Watching the Oscars last night, I tried to understand the biggest appeal of this program. Why do many of us enjoy the show?
- the gowns
- the glitz
- the actual films
- the fun of following the show on Twitter
or is it the speeches?
No, that can’t be it.
The chattering classes seem to universally like Daniel Day-Lewis‘s speech last night, after receiving his well-deserved Oscar for “Lincoln”.
So many of these speeches are disappointments, though – those self-serving laundry lists of people we do not know and do not care about. I posted this on Facebook last night:
I wonder why these people, who spend immense amounts of money on agents and publicists, don’t spend 200 bucks on a speechwriter.
What a way to immortalize a truly great moment – accepting with humility and grace, delivering a 45 second whopper of a soundbite that will have a half-life as long as their cinematic achievement
Great speeches are devoid of pop culture references; the words need to stand up to time.
The same goes for how we talk to each other.
Politicians have long known how to answer a question without giving an answer. The reason we hate that so much is we need to know that they are connecting with our issues. We need to know that they understand that, yes, the economy still stinks. If they never get around to acknowledging that fact, they seem out of touch.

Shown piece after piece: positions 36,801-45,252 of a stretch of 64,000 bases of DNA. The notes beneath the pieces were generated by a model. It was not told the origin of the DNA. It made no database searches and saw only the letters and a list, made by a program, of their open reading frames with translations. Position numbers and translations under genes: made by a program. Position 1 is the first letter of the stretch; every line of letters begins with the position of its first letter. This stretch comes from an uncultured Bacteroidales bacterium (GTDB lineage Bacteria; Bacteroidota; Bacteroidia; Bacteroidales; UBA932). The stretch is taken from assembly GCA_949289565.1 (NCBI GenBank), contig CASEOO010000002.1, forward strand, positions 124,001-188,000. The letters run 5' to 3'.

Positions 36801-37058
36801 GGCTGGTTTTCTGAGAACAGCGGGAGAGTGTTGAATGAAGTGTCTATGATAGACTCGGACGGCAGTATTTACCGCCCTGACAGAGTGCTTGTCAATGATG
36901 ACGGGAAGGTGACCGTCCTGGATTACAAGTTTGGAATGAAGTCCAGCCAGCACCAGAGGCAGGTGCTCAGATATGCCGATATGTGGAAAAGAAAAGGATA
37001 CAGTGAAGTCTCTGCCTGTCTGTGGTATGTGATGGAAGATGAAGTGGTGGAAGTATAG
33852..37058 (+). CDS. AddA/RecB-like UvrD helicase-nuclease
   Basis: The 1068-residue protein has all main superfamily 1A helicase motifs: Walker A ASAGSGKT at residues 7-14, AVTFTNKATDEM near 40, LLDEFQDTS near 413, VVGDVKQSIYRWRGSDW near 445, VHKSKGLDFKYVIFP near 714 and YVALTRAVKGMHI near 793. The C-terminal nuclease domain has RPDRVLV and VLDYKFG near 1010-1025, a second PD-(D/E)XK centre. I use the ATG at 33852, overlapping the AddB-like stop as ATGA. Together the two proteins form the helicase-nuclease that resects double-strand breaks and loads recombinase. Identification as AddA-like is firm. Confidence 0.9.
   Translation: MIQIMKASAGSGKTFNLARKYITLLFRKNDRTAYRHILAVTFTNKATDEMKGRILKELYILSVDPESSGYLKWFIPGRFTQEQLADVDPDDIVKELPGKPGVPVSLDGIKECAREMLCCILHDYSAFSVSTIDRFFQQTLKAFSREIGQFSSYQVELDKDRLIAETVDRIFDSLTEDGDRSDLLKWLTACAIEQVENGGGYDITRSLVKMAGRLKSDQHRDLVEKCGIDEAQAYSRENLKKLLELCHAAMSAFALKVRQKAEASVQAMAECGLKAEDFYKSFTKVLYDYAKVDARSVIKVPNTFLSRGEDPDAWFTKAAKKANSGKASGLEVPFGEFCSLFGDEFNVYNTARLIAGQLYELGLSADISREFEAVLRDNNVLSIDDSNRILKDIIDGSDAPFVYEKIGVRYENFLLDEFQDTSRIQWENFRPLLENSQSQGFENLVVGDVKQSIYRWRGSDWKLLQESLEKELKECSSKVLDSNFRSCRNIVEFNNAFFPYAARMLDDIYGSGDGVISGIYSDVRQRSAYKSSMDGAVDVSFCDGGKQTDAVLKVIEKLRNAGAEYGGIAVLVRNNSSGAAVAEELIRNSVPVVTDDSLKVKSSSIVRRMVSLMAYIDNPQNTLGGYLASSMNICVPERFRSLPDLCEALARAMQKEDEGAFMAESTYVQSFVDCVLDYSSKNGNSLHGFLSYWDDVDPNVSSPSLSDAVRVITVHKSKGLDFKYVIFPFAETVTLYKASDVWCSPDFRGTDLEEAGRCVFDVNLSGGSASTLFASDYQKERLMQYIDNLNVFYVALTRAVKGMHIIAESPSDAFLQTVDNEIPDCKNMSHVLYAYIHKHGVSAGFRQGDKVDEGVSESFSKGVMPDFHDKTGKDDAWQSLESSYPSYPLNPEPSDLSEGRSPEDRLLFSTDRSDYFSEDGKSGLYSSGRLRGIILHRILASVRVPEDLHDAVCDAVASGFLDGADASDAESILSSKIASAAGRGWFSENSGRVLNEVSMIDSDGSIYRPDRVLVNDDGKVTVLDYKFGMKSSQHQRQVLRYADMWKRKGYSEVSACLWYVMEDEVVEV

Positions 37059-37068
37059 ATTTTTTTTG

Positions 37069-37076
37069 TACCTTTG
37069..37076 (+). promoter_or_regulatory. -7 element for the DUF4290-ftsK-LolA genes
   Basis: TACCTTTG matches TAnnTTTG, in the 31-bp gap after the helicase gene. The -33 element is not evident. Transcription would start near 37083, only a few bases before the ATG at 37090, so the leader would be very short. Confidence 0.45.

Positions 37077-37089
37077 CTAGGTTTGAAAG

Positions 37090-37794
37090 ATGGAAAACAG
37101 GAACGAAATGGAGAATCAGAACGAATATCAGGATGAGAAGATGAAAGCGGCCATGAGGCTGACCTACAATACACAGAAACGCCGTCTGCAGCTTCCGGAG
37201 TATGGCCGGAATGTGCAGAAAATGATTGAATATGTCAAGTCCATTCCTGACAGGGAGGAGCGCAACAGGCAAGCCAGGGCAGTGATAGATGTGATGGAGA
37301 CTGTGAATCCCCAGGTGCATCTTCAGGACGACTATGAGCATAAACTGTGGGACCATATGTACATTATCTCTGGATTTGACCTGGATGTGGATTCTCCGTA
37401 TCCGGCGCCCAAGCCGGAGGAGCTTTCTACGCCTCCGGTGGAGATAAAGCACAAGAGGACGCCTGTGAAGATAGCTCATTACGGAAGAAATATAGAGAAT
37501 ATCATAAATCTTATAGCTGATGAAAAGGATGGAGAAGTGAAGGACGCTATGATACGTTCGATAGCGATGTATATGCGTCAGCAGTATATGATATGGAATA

When you give words to something, it makes the subject real. It shows an understanding of the facts.
My fiancée and her daughter tell me sometimes I answer their questions like a politician. I found that humorous at first, but then I realized that I was probably trying to get out of whatever trouble I had gotten into with them! They know that. I’m working on giving more answers like “yes” and “no” these days.
You can almost always tell when someone doesn’t know what they’re talking about. It might be as simple as bumbling well-known facts. It might be a whole pile of extra words, talking around the main subject – as if more words clarify it. We know when we’re being played. We can smell insincerity. Think about how torturous that is at a cocktail party. Think how phony that sounds to a hiring manager.
In your next job interview, don’t give them an Oscar acceptance speech. Less “me me me” and more “us.” Say something real. Ask a wordsmith friend to craft some real answers to the challenging questions you might be asked, like explaining that employment gap on your work history.
You know the truth. When you give the truth good words, authentic and elegant words, you gain valuable credibility. And those words will be far more memorable then “I’d like to thank my hairstylist, my accountant…”
John Scott is an instructor, online learning coordinator, and the career services manager for the School of Multimedia Communications, Academy of Art University San Francisco. His book “Destination:Reinvention” is on sale now in the Amazon bookstore.
Discover your daily reinvention tip at destinationreinvention.com.